Our Original lakefront cabin! Remote from all others! Truly private- you'll think your at the end of the world! Quiet and serene- you feel you have the lake to yourself and in essence you do. Only trains and float plane fly-bys will remind you of the outside world.
Started in 2001 with a beetle kill epidemic. Trees from on site. A Sawmill, a few years, and a touch of sweat. This wilderness gem has evolved to the perfect spot to enjoy Alaska!
New for 2016! The Ketchikan- waterfront location, stunning views of the lake, mature trees...
make tranquil the predominant note.
Easy access with parking very close, and a driveway to other cabins nearby make this the most "social" cabin.
Our latest cabin, the Yakutat is nestled on the center of the lakefront. Nearest the Sauna it is the longest stroll from parking, ensuring a sublime remote experience.
Built in a natural clearing it is tucked into the young trees. The wrap around windows fill the space with light, and the deck perches you above the lake for stunning views of the mountains to the west and south.
Initially conceived as a place for extra Guests to lay their heads at the end of the day, the Nabesna has taken on a cozy life of its own. It is dominated by the rhythms of the Alaska railroad. Six trains pass the front deck daily during the summer "tourist" season. One long coal train goes by each week in the silent depths of winter.
Windows were added, the roof overhangs extended, the deck fireplace perfected...
It is truly a place to "stop and listen to the pines under which your cabin is built."
The heart of any lake property for a Finn is the sauna. Usually built first and right on the shore, it enables quick dips and relaxing evenings.
A Sauna bath is more of a ritual than a hurried cleansing. The wood-fired stove brings the sauna room to temperature over 60 minutes and provides the crackle, the soft illumination, and the pleasant scent of a spruce fire.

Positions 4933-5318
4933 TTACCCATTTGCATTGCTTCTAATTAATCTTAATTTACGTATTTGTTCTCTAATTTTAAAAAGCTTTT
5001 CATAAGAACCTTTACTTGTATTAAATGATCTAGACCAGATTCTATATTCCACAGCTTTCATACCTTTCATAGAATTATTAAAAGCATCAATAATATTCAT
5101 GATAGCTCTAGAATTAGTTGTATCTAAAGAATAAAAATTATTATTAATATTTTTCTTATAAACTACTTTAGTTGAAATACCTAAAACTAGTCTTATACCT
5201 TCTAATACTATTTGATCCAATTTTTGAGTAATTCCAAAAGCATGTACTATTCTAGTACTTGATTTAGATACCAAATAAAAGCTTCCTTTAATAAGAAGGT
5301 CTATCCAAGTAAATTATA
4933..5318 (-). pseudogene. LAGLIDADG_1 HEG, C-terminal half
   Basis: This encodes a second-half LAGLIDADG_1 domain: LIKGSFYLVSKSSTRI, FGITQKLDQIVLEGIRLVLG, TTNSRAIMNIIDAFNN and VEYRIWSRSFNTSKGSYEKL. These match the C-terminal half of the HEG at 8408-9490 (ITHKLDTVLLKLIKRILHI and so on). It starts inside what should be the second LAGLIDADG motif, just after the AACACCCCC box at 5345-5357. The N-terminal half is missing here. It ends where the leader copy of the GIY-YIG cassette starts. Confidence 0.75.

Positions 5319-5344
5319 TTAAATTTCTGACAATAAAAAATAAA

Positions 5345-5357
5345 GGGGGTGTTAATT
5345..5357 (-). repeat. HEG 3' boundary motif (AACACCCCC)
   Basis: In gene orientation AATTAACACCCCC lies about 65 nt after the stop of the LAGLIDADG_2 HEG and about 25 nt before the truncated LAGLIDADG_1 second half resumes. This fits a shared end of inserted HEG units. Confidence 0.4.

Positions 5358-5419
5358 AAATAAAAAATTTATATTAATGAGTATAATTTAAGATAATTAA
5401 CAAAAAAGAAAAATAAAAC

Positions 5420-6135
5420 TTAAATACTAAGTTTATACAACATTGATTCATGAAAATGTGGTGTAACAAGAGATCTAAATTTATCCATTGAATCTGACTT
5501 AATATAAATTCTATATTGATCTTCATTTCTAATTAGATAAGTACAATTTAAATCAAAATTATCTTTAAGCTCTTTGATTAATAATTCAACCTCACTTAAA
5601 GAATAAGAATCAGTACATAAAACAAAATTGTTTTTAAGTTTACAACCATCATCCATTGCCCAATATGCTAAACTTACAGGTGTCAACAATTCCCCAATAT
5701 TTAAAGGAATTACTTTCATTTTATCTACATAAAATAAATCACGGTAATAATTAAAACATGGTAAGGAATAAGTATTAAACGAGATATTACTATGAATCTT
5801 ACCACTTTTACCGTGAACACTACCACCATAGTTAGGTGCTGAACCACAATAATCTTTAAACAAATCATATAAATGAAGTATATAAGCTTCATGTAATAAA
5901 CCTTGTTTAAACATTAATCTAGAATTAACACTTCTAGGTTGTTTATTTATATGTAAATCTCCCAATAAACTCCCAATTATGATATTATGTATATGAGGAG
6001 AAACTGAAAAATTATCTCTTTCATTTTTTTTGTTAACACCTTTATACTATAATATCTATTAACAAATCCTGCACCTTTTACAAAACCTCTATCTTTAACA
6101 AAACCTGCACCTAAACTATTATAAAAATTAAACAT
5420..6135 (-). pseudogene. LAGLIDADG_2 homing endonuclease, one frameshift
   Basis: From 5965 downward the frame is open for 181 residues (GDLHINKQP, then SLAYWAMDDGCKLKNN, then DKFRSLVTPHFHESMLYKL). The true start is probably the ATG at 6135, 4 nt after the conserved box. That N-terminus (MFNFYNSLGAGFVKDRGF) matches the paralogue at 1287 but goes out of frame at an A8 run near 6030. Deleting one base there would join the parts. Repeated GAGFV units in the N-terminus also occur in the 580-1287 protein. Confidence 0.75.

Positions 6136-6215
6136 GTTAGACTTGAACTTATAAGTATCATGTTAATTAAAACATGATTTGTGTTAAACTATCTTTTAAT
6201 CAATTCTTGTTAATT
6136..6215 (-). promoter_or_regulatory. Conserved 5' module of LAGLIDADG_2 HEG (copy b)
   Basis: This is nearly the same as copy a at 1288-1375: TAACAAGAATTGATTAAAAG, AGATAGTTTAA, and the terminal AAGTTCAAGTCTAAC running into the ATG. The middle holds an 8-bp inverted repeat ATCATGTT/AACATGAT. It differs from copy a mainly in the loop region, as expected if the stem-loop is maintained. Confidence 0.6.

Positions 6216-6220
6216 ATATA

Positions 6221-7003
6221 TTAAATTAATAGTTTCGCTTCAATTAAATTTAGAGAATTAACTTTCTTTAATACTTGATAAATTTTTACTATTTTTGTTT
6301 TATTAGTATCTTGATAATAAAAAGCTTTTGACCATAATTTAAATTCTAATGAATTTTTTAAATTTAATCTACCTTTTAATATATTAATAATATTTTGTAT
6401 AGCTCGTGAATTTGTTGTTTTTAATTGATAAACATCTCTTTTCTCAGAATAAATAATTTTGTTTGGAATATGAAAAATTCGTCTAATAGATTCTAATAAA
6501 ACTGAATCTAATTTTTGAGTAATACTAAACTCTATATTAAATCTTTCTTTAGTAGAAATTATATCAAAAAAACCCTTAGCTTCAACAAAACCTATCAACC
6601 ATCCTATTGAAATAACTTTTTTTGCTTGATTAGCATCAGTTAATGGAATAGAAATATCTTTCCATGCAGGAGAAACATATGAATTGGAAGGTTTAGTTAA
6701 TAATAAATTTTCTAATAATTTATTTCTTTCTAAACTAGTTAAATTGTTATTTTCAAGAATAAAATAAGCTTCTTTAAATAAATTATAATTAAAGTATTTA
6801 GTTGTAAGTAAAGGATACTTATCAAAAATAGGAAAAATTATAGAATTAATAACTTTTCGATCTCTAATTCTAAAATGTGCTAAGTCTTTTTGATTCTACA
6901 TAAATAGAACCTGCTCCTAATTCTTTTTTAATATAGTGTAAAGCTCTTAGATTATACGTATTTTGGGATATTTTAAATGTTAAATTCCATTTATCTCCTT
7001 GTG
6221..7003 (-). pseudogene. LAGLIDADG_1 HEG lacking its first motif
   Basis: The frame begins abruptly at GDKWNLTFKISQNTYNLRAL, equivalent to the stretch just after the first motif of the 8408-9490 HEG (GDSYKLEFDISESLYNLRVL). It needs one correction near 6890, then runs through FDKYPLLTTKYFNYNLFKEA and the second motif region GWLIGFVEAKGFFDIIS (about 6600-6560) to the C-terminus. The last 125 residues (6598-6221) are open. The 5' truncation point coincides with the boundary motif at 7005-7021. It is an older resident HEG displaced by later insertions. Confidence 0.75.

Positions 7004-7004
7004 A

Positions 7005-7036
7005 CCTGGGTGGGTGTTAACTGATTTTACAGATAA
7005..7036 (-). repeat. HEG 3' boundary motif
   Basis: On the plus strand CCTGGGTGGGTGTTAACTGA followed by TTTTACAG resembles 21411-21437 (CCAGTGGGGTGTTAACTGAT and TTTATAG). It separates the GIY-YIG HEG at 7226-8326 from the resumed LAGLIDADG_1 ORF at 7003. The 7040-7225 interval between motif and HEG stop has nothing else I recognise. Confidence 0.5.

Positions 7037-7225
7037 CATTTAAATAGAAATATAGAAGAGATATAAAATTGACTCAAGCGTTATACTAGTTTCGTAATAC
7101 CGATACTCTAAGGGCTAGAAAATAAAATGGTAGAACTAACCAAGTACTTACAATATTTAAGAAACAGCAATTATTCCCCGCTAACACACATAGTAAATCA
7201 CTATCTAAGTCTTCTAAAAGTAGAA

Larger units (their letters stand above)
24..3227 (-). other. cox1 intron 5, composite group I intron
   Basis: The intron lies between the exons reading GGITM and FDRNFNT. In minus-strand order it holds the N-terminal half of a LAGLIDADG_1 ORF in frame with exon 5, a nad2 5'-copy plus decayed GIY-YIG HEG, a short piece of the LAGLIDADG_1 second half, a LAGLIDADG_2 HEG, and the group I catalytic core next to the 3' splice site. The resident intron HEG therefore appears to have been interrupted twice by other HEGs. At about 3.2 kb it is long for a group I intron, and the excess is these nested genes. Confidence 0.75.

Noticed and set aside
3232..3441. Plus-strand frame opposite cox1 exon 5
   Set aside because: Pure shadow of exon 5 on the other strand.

Bathers spend 20+/- minutes in the heat (80-95 degrees C) then dip in the lake and sit on the deck rehydrating. The conversation flows, stress disappears. The cycle repeats as often as you wish, generally 2-4 times. Afterward summer sausage is grilled at the nearby fire pit, evening light fades and the sleep that follows is truly fabulous!
The property is located at the first railroad work site as the Alaska Railroad began out of Seward in 1905. It is graced by some truly ancient trees, abandoned wooden boats, and old industrial detritus.
The Workers harvested Hemlock from the other side of the lake and hacked them into the railroad ties that build the first tracks.
When the railroad was completed these original "tie hackers" dispersed to their favorite spots throughout Alaska to homestead. Andy Simons settled here and became the first registered hunting guide in Alaska. The Mountain to the northeast bears his name.
The original cabin dates from that period and has survived only thanks to it's concrete foundation and it's metal roof. The railroad cabin spent decades abandoned and only now is undergoing a meticulous restoration. Hopefully in the future you will be able to stay in it as well.
The Lake shore is dominated by the effects of the biannual "jokulhlaup." This glacial lake outburst flood occurs every other year in the fall and causes the lake to rise 6+ feet in 2 days. This means massive amounts of driftwood come down the Snow river and ends up on the shore. The cabins are built high to accommodate this event.
This Gallery has some images taken over the years as the property has evolved into what it is today. Looking forward it would have not been possible to anticipate where we are now!
Many of the Biggest draws to Alaska are within 35 minutes.
Fishing, rafting, hiking, historic places, museums...
The fecundity of nature surrounds you...
Some days it is as if you are the visitor and the animals come out to see whats new...